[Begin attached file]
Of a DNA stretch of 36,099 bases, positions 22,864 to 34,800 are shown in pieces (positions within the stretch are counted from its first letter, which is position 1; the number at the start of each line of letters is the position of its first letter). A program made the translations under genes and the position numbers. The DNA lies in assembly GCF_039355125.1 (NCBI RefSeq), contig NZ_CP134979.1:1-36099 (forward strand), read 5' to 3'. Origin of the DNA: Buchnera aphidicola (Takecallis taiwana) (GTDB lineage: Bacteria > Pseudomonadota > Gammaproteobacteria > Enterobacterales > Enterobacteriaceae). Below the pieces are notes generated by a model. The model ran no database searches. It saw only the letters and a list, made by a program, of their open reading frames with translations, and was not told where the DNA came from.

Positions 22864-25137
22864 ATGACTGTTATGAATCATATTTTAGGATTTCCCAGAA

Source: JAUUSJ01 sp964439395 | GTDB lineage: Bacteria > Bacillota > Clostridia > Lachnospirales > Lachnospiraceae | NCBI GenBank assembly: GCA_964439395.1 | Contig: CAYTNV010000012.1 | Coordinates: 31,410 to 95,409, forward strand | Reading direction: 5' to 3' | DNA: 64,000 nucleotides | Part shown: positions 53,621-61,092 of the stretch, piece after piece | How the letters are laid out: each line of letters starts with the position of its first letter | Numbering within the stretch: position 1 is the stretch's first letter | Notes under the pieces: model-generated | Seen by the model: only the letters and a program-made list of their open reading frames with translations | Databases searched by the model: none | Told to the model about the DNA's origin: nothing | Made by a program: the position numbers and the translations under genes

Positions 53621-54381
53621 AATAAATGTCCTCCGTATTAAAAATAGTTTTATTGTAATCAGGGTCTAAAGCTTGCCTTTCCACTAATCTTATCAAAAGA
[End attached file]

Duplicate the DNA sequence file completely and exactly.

Of a DNA stretch of 36,099 bases, positions 22,864 to 34,800 are shown in pieces (positions within the stretch are counted from its first letter, which is position 1; the number at the start of each line of letters is the position of its first letter). A program made the translations under genes and the position numbers. The DNA lies in assembly GCF_039355125.1 (NCBI RefSeq), contig NZ_CP134979.1:1-36099 (forward strand), read 5' to 3'. Origin of the DNA: Buchnera aphidicola (Takecallis taiwana) (GTDB lineage: Bacteria > Pseudomonadota > Gammaproteobacteria > Enterobacterales > Enterobacteriaceae). Below the pieces are notes generated by a model. The model ran no database searches. It saw only the letters and a list, made by a program, of their open reading frames with translations, and was not told where the DNA came from.

Positions 22864-25137
22864 ATGACTGTTATGAATCATATTTTAGGATTTCCCAGAA

Source: JAUUSJ01 sp964439395 | GTDB lineage: Bacteria > Bacillota > Clostridia > Lachnospirales > Lachnospiraceae | NCBI GenBank assembly: GCA_964439395.1 | Contig: CAYTNV010000012.1 | Coordinates: 31,410 to 95,409, forward strand | Reading direction: 5' to 3' | DNA: 64,000 nucleotides | Part shown: positions 53,621-61,092 of the stretch, piece after piece | How the letters are laid out: each line of letters starts with the position of its first letter | Numbering within the stretch: position 1 is the stretch's first letter | Notes under the pieces: model-generated | Seen by the model: only the letters and a program-made list of their open reading frames with translations | Databases searched by the model: none | Told to the model about the DNA's origin: nothing | Made by a program: the position numbers and the translations under genes

Positions 53621-54381
53621 AATAAATGTCCTCCGTATTAAAAATAGTTTTATTGTAATCAGGGTCTAAAGCTTGCCTTTCCACTAATCTTATCAAAAGA